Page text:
Foreword by Marshall Goldsmith
Introduction: Questions for Change
1. Moment of Truth
2. A Challenge Accepted
3. The Choice Map
4. We’re All Recovering Judgers
5. Kitchen Talk
6. Switching Questions
7. See with New Eyes, Hear with New Ears
8. Learner Teams and Judger Teams
9. When the Magic Works
10. Q-Storming to the Rescue
11. Amour! Amour!
12. The Bottom Line
Epilogue: The Inquiring Leader
Graphics and Charts
Question Thinking Workbook

Editorial Reviews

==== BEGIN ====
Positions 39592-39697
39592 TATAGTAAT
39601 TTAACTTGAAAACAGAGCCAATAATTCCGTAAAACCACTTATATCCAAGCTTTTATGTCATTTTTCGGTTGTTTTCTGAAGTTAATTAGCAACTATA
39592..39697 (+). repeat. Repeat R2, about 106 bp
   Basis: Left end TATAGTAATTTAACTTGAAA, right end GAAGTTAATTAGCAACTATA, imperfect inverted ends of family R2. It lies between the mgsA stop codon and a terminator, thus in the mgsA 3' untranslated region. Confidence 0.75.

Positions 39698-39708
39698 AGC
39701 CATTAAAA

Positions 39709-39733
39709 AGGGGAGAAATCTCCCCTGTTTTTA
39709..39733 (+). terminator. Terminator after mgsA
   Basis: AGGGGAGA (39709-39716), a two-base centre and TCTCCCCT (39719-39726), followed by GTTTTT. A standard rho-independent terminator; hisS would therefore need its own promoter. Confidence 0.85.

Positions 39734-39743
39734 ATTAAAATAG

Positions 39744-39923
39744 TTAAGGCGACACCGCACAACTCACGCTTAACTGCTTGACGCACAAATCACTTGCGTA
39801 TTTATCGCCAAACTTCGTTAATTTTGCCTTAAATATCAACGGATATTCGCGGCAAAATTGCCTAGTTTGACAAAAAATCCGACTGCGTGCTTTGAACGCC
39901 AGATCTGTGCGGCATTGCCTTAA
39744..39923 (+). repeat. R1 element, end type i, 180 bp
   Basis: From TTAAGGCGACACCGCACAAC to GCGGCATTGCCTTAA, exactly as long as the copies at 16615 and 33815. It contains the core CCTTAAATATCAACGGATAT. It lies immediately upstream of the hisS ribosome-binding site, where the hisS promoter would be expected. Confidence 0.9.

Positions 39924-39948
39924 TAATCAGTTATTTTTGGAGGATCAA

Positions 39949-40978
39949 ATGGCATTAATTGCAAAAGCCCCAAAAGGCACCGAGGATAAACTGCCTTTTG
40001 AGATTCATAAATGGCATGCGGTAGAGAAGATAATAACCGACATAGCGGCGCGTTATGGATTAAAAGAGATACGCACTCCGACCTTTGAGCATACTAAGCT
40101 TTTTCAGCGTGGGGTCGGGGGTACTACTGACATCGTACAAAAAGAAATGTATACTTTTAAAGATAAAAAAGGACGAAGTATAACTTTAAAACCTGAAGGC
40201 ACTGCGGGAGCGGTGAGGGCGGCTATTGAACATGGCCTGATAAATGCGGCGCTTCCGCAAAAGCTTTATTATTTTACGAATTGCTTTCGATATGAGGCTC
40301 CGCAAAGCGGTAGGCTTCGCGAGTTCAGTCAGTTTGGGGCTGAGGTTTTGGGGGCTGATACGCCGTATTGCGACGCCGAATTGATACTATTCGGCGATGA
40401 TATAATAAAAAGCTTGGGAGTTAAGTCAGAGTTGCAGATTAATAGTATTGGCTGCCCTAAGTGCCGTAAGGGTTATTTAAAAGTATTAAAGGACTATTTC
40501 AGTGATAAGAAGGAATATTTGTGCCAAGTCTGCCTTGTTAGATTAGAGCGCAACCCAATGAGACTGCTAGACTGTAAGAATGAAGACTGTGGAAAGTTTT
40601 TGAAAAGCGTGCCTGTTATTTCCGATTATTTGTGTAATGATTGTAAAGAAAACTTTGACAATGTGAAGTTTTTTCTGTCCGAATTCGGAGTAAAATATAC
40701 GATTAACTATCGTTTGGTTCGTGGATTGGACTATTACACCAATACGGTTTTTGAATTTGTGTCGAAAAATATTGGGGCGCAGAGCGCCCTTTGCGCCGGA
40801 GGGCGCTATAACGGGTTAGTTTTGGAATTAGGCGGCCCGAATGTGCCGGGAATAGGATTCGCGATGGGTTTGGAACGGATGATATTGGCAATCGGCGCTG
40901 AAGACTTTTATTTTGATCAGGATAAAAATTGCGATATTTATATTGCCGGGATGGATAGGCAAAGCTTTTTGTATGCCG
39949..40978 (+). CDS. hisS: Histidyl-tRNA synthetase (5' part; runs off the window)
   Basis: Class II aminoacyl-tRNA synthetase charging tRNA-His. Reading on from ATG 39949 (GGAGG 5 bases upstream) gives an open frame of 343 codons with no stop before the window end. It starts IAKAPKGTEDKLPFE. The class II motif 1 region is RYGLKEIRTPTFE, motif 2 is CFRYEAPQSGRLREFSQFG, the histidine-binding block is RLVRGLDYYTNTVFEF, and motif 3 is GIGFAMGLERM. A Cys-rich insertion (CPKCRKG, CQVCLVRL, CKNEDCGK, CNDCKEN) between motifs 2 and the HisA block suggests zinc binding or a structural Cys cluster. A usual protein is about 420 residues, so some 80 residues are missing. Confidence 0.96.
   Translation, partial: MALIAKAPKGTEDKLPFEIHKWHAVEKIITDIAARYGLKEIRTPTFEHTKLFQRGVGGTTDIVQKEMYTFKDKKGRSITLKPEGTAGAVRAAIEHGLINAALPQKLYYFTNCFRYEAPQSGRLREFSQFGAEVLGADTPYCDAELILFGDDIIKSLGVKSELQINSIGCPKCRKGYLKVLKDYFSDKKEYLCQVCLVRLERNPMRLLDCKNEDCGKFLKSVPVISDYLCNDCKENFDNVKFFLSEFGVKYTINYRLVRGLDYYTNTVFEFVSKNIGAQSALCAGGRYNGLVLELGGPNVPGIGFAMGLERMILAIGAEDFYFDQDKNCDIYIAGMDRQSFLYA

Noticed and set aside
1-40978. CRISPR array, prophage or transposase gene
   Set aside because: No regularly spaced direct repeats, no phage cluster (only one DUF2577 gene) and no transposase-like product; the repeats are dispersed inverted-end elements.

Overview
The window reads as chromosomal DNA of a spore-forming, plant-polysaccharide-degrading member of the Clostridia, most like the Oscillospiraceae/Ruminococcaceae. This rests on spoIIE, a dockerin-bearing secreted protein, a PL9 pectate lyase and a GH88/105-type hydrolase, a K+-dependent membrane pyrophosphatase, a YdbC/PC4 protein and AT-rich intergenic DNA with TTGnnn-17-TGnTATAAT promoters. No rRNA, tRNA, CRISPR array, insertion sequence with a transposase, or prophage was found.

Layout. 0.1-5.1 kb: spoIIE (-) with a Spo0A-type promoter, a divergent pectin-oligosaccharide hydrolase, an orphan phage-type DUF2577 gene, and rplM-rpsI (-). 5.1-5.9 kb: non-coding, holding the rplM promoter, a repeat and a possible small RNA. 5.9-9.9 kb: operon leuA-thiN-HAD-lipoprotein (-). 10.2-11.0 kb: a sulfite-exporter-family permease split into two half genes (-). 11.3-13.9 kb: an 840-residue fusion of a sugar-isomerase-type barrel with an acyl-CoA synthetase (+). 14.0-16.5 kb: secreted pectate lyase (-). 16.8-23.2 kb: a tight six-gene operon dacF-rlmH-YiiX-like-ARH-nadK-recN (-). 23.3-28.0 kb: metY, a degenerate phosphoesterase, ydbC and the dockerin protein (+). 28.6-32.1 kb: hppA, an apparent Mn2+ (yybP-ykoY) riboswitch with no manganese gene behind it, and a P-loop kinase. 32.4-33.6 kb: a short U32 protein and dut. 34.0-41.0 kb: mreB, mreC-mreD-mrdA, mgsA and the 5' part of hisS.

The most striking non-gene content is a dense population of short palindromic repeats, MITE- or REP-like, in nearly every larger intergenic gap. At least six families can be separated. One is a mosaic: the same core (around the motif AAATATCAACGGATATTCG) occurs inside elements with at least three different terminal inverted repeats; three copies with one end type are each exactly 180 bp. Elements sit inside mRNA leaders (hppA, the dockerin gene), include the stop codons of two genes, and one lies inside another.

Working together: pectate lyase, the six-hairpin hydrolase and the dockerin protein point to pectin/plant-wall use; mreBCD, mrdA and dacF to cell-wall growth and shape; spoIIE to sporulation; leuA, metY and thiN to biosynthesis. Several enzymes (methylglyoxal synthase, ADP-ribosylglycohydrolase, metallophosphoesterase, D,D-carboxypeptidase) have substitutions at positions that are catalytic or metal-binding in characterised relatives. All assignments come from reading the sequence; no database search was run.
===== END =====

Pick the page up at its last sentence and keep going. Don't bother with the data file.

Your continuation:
“As a fellow champion of the power of questioning, I consider Marilee Adams to be one of the pioneers in this field. The storytelling format makes the book a breeze to read, while the workbook at the end shows how practical her work really is.” —Warren Berger, author of A More Beautiful Question “Marilee’s writings are by far the most profound articulation of the power of the question that I’ve come across. It’s true: we live in worlds our questions create.” —David L. Cooperrider, PhD, Professor, Weatherhead School of Management, Case Western Reserve University “A must-read for every coach! It illuminates a deep truth—that the questions we ask ourselves shape our chances for success and satisfaction everywhere in our lives. Change Your Questions is both practical and transformational.” —Linda J. Page, PhD, founder and President, Adler International Learning, and coauthor with David Rock of Coaching with the Brain in Mind “Our complex world demands that we ask different questions, but the power of habit throws us into the Judger Pit. Dr. Adams shows us how to get out of the Judger Pit and stay out—and how to improve our relationships, our work, and our lives with the different questions we ask.” —Jennifer Garvey Berger, PhD, coauthor of Simple Habits for Complex Times with Keith Johnston “It’s hard to describe Change Your Questions without using superlatives such as life-changing, remarkable, and mind-opening. There’s a reason this book has been an international bestseller . . . It has awakened readers to a new model of thinking, a new understanding of collaboration and communication . . . applicable in all aspects of life . . . It can uplift not only you, the reader, but everyone around you.” —G. Shawn Hunter, author of Out Think and cofounder and President, MindScaling “This groundbreaking work advances not only the way leaders think about leadership and coaching but how they approach life. It has opened doors for thousands of our Key Executive Leadership Program graduates, exposing them to a world of reflection, questioning, and professional and personal growth . . . transformational in every sense of the word!”   —Patrick S. Malone, PhD, Director, Key Executive Leadership Programs, Department of Public Administration and Policy, American University “Question Thinking has led to a radical transformation in how our teams and leaders approach problems. It also made an immediate and sustained change in their behavior. In an organizational culture, the more that people can be taught these processes, the greater positive impact they can have on productivity and the bottom line.” —Carmella Granado, Senior Director, Organizational Effectiveness, Flextronics “Change Your Questions is an easy, fun story with profound and transformational possibilities . . . elegant, well-designed tools offer practical help for creating lasting and meaningful outcomes in every aspect of health care.”  —David W. Moen, MD, Board Chair, TeamMD “This insightful approach to business and personal problem-solving is so powerful that it is surely destined to have a major impact in the business world.” —Kathy Leech, Executive Director, Corporate Brand and Advertising, Comcast “A wonderful contribution to the world of Action Learning!” —Bea Carson, PhD, cofounder and President, World Institute for Action Learning “Change Your Questions provides an invaluable road map for helping you truly understand the best way to get to the core of the issues you face. A high-impact read for every human resource and leadership development professional.” —Steve Miranda, Managing Director, ILR School, Cornell University “As a leadership coach and behavioral scientist, I know how essential it is for people to shift mindsets in order to change their behavior and their lives. Dr. Adams provides a simple and brilliant system for opening the mind so breakthroughs can occur.” —Marcia Reynolds, PsyD, author of The Discomfort Zone and Past President, International Coach Federation “Question Thinking offers patients, families, and clinicians a new paradigm for patient and relationship-centered care. This simple yet profound framework of questions has the potential to transform health care.” —Cynda Hylton Rushton, PhD, RN, FAAN, Anne and George L. Bunting Professor of Clinical Ethics, Berman Institute of Bioethics and School of Nursing, and Professor of Nursing and Pediatrics, Johns Hopkins University “Change Your Questions resonates with me because it is not just about knowing the answers but knowing how to ask questions that can transform your life. Dr. Adams’s methodology is foundational to everything I do with Appreciative Inquiry and SOAR—it aligns perfectly! Her Choice Map is a valuable resource for anyone who wants to learn the art of inquiry . . . The book contributes much to the fields of leadership and management . . . an easy and fun read with real-life examples and insightful wisdom to positively impact your life and the lives of those you lead.” —Jacqueline M. Stavros, PhD, Professor, Lawrence Technological University; creator of SOAR; and coeditor of The Appreciative Inquiry Handbook with David L. Cooperrider and Diana Kaplin Whitney “This book is an invitation to success for individuals and organizations . . . a surprisingly simple practice to move away from judgments that prevent success and toward learning that propels us to our goals . . . practical guidelines for learning organizations.” —Victoria J. Marsick, PhD, coauthor of Sculpting the Learning Organization and Professor of Adult Education, Teachers College, Columbia University “Change Your Questions is the rare book that I use almost every day. I recently asked Learner questions to quickly transform a delicate organizational situation that for a whole year had seemed intractable . . . The book changes paradigms, organizations, and lives. It’s a classic!” —John McAuley, PhD, President and CEO, The Leadership Studio at Muskoka Woods “Marilee’s work has been a key resource to the World Café since its inception. Essential reading for those committed to their own success in conversations that matter.” —Juanita Brown, cofounder of The World Café and coauthor of The World Café “The response to Change Your Questions has been overwhelmingly positive. We’ve shared it across our leadership teams, and we’re seeing how it’s shifting conversations and having a powerful impact for ourselves and our leaders.” —Marnie Escaf, Senior Vice President, University Health Network, and Executive Lead, Princess Margaret Cancer Centre, and Petrina McGrath, Vice President, People, Practice and Quality, Saskatoon Health Region “If you want to master the art of coaching, you have to master asking great questions. The fastest way to crack open any situation is to use the surgical precision of a smart question. There is no question that Marilee Adams’s Change Your Questions is your go-to resource!” —David Goldsmith, President, Conversant “Dr. Adams’s writings and her Question Thinking work have contributed significantly to our Kent State Leadership Development Program, which received a Leadership 500 Excellence Award among educational institutions. Our colleagues report many ‘lightbulb moments’ as a result of Change Your Questions and Dr. Adams’s superb teaching skills. Question Thinking has totally changed the types of conversations our leaders have and has also led to measurable results in terms of their career trajectories.” —Robert M. Hall, Director, Training and Organizational Development, Kent State University “Marilee demonstrates why Question Thinking is absolutely essential to organizational success . . . and how easily it can be acquired.” —Beverly Kaye, PhD, coauthor of Hello Stay Interviews, Goodbye Talent Loss “With clarity and accessibility, Dr. Adams models a process whereby we can intentionally change our way of internal inquiry. Imagine being in conscious charge of our own thoughts! A wonderful tool for coaches, leaders, and all helping professionals. “ —Pamela Richarde, MA, Master Certified Coach, Past President, International Coach Federation “This fable is destined to be a classic. Buy this book and read it tonight. Your life will never be the same!” —Stewart Levine, author of The Book of Agreement and Getting to Resolution “I really love this book—and it’s one of the most practical I’ve ever read. The greatest thing is that it’s not a ‘one and done’ kind of book. You’ll find yourself going back to it again and again. And you’ll definitely find yourself sharing it with friends and colleagues. I know I have.” —Tracy Davidson, Anchor and Consumer Reporter, NBC 10 News Philadelphia “This is a must-read for any leader who wants to ask empowering questions—those that inspire, motivate, and produce positive change . . . The book can truly change your personal and professional life.” —Tara Rodas, Manager of Employee Development, Strategic Learning Services Division, Joint Mission Support Center, United States Postal Inspection Service and Office Inspector General “While curiosity and acute antennae are essential attributes of great leaders, Dr. Adams goes further than this . . . shows how to use questions to illuminate choices . . . and she’s a terrific presenter.” —Liz Barron, Senior Director, Executive Education, Smith School of Business, University of Maryland “Marilee is smarter than anyone I know about asking the questions that really matter.” —Lillian Brown, author of Your Public Best